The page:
A record haul of VAT income for May has helped the budget deficit narrow to its lowest level for the month in 10 years.
Figures from the Office for National Statistics (ONS) showed Government net borrowing of £6.7bn – down £300m or almost 5% on the same month last year and below economists’ forecasts.
They had expected a higher figure as rising inflation takes its toll on consumer demand – damaging economic growth.
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But the ONS figures also showed a rosier-than-anticipated picture for net borrowing across the financial year to date.
The deficit narrowed last month, it said, as tax receipts rose by £2.6bn to £52.7bn.
The VAT sales tax raked-in £11.2bn – a rise of £500m on the same month last year.
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The income tax and corporation tax take were also up.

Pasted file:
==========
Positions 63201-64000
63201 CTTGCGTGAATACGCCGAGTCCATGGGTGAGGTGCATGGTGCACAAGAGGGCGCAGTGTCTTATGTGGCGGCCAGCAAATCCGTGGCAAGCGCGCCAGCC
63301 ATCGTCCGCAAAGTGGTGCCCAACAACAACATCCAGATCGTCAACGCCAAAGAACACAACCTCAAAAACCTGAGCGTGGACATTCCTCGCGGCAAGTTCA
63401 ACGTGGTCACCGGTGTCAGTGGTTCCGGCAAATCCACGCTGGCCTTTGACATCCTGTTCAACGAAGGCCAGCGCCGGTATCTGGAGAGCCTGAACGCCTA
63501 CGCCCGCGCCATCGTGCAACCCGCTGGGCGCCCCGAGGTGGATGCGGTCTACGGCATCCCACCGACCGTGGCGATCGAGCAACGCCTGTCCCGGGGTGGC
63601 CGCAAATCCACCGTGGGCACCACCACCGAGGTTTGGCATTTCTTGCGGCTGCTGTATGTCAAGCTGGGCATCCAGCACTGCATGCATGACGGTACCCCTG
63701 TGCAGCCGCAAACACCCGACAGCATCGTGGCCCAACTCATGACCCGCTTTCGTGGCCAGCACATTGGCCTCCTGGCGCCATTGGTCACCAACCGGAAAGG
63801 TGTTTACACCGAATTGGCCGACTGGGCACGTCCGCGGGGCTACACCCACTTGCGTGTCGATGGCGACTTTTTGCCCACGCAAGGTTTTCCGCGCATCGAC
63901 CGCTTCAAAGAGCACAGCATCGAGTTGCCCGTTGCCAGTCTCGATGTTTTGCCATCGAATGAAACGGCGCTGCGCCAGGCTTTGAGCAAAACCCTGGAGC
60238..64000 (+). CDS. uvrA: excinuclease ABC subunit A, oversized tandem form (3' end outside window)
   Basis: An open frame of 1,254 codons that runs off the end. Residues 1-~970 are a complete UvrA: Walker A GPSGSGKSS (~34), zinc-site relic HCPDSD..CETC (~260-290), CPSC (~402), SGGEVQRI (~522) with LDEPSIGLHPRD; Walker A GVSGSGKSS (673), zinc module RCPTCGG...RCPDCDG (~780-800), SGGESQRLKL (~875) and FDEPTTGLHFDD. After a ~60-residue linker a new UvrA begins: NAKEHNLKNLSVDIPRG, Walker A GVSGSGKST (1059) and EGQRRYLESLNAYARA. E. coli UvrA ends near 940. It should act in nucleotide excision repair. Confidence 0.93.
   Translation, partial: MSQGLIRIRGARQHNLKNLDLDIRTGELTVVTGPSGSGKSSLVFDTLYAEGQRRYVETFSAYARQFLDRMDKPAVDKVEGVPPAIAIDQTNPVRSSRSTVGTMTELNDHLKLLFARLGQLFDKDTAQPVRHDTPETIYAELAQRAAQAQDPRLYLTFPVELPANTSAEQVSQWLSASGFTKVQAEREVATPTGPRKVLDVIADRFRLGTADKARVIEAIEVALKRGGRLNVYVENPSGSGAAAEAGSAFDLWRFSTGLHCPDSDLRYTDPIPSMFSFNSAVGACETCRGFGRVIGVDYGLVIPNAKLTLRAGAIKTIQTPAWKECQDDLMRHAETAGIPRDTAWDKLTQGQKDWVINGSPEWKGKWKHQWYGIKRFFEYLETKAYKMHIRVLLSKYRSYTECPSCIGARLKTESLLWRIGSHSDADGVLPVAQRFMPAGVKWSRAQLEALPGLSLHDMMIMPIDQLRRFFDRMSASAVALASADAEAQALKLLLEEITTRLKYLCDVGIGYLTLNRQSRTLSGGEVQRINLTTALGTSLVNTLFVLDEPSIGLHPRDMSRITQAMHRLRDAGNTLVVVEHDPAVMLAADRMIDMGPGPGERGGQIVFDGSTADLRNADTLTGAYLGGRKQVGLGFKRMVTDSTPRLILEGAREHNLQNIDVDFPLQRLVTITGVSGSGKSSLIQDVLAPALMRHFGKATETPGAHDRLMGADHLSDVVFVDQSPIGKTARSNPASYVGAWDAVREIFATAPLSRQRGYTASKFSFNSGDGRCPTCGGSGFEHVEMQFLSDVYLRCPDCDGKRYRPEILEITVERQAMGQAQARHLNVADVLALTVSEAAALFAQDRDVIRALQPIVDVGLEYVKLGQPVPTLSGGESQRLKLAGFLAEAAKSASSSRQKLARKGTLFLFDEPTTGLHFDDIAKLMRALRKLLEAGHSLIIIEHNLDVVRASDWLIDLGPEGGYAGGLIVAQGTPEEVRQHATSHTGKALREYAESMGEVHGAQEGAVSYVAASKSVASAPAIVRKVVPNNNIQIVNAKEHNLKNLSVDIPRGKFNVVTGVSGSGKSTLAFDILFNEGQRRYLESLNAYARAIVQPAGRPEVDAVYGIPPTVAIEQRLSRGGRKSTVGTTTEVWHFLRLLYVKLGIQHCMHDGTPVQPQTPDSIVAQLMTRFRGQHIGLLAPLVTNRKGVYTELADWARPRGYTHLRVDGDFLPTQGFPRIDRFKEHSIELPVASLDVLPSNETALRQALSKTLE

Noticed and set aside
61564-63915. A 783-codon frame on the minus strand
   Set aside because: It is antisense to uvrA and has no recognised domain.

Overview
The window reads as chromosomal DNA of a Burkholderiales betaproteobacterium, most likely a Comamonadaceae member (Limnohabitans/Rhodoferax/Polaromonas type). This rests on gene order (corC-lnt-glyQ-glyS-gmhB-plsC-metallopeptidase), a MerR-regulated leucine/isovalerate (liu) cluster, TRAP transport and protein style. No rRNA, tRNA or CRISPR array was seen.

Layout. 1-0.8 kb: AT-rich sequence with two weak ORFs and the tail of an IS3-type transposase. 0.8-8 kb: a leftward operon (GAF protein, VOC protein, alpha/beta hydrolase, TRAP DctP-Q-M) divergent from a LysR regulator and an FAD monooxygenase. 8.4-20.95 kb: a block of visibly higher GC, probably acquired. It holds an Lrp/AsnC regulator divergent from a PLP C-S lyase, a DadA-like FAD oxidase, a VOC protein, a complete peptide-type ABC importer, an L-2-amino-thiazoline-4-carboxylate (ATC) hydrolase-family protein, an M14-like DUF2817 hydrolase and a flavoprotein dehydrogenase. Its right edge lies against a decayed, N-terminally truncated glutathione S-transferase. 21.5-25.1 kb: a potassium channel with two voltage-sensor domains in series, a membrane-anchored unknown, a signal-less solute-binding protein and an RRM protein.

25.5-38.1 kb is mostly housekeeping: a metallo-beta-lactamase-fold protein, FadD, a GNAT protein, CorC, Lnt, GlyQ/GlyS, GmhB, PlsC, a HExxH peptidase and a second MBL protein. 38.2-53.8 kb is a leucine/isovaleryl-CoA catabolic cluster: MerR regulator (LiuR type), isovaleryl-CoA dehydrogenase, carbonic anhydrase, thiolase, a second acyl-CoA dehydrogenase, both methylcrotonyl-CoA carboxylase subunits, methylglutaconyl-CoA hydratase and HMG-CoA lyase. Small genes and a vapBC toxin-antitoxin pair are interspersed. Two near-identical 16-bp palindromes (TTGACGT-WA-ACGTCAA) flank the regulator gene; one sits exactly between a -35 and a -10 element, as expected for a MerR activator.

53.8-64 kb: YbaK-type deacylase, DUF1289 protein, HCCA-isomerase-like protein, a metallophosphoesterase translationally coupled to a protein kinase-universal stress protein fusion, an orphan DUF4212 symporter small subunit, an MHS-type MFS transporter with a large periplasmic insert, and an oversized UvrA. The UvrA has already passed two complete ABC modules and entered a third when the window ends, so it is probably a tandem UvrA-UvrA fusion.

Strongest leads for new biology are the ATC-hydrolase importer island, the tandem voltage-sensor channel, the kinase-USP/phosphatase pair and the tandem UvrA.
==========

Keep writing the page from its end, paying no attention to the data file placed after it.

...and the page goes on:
However, Government spending rose by £2.2bn to £55.8bn last month.
Economists predict its efforts to bring the deficit down will be pressured by an expected weakening of the economy as the effects of the Brexit vote start to bite.
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The loss of its parliamentary majority is also forcing ministers to consider loosening the purse strings.
Howard Archer, chief economic adviser to the EY ITEM Club, said: “May’s strong VAT receipts look to be the lagged impact of April’s spike in retail sales as a result of the later Easter and warm weather.”
But he cautioned: “While the performance of the public finances in April-May suggest that fiscal year 2017/18 could see a similar shortfall to the £46.2bn seen in 2016/17, a weakening economy is expected to take an increasing toll on the public finances over the coming months.
“The Office for Budget Responsibility forecast a shortfall of £58.3bn.”
Source: SKY News Feed